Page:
Saturday, June 18, 2011

Dark Shell: A DDOS targeting industries


Dark Shell, a Distributed Denial of Service botnet was first originated in china and now used by many around the world targeting industries and plants.
The piece of malware behind these botnets, known as Darkshell, is using a slew of command-and-control servers, nearly all of which are located in China, and is fairly run-of-the-mill in terms of its installation and operation. However, the one rather odd part of the Darkshell botnets' behavior is that their owners are using the networks to launch attacks against a large number of manufacturers of relatively obscure machinery used for food processing.
An attacker can use this to bring down the industry sites and/or an critical application belonging to an individual company or a group of company. Here, its odd fro several individual bot-nets though the are using the same bots to attack a large number of specific industry sector.
One common pattern of Darkshell behavior is to attack three or four different URLs associated with a particular food processing equipment vendor; these multiple URLs are typically associated with pages displaying specific products. We have also observed instances in which multiple Darkshell botnets engaged in coordinated attacks against a single victim (again, vendors of industrial food processing equipment.)
for more specific details on Malware details, communication protocols, attack traffic and control servers, visit arbornetworks.com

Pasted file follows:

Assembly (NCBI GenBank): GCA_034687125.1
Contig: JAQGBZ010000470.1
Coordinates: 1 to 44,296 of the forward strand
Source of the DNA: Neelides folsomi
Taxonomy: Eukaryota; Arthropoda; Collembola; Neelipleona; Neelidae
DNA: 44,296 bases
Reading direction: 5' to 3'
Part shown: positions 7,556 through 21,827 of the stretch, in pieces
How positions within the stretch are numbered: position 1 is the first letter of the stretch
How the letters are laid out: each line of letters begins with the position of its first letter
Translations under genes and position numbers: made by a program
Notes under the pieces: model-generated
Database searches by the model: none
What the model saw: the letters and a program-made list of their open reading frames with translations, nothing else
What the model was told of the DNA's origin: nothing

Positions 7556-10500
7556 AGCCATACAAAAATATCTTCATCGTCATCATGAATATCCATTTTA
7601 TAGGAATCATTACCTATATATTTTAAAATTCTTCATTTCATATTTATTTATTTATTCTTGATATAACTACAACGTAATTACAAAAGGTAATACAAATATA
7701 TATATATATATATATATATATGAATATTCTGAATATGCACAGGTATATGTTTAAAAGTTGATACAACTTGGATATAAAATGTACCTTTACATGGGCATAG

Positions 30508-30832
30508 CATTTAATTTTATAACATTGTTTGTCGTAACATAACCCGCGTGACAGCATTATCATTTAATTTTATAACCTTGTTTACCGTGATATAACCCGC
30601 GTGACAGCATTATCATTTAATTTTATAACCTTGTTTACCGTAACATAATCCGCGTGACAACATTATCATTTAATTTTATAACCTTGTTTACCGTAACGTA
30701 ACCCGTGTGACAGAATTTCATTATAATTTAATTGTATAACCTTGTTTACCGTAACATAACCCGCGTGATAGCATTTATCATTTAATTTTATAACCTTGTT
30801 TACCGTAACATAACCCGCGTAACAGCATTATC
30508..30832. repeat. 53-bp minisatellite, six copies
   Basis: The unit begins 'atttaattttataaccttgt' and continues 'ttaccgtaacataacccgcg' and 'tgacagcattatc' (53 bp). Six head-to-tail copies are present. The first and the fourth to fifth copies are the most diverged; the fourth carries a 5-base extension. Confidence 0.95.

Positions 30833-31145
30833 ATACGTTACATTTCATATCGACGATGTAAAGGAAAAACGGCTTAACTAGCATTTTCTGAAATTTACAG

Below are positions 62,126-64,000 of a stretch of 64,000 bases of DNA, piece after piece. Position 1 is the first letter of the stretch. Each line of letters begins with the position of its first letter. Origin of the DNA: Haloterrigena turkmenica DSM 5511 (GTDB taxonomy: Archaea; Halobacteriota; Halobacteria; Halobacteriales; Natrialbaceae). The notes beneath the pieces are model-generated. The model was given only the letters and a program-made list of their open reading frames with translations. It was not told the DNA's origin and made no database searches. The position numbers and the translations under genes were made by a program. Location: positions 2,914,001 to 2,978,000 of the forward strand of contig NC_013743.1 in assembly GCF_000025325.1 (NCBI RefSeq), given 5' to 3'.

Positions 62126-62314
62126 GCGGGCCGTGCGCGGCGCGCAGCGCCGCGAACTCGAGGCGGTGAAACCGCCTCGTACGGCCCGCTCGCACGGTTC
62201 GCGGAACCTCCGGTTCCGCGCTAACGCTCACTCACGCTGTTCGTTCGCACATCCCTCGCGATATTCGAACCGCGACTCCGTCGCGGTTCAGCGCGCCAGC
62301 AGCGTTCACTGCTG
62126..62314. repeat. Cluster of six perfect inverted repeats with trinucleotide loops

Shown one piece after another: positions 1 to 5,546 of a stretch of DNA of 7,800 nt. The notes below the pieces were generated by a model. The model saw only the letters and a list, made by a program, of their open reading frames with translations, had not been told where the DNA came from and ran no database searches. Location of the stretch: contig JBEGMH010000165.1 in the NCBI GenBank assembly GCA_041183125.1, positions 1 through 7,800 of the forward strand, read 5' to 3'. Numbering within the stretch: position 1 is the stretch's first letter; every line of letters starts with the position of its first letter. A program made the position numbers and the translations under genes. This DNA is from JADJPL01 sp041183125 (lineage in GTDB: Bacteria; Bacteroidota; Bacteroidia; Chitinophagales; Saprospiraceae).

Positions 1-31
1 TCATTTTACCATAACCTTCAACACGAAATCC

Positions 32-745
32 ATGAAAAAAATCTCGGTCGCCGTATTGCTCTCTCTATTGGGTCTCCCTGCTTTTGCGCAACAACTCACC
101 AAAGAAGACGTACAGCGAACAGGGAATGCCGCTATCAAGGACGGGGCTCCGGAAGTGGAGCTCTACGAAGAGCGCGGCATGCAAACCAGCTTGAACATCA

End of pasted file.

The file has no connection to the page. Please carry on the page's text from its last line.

Another Banking Malware: Hybrid Zeus and SpyEye


The rumored combination of two pieces of advanced online banking malware appears to be fully underway after several months of speculation. Brian Krebs broke with the news about the merger between ZeuS and SpyEye, many security vendors have argued whether this information is true or just a rumor.
Some of the vendors have uncovered "hard evidence" of cyber criminals posting on underground forums about this new merge. These posts were later found to be fake.
A week ago, Trend Micro Labs described what seemed to be the real SpyEye administration panel of the merged malware kit. Recent findings by Seculert Research Labs uncover that this may just be the tip of the iceberg. In fact, our researchers found that this piece of "Hydra" malware has a fresh new ZeuS head.
To Read more on this Topic:
http://blog.seculert.com/2011/01/fresh-new-hydra-head.html
http://krebsonsecurity.com/2010/10/spyeye-v-zeus-rivalry-ends-in-quiet-merger/
http://krebsonsecurity.com/2010/04/spyeye-vs-zeus-rivalry/
http://krebsonsecurity.com/2010/09/spyeye-botnets-bogus-billing-feature/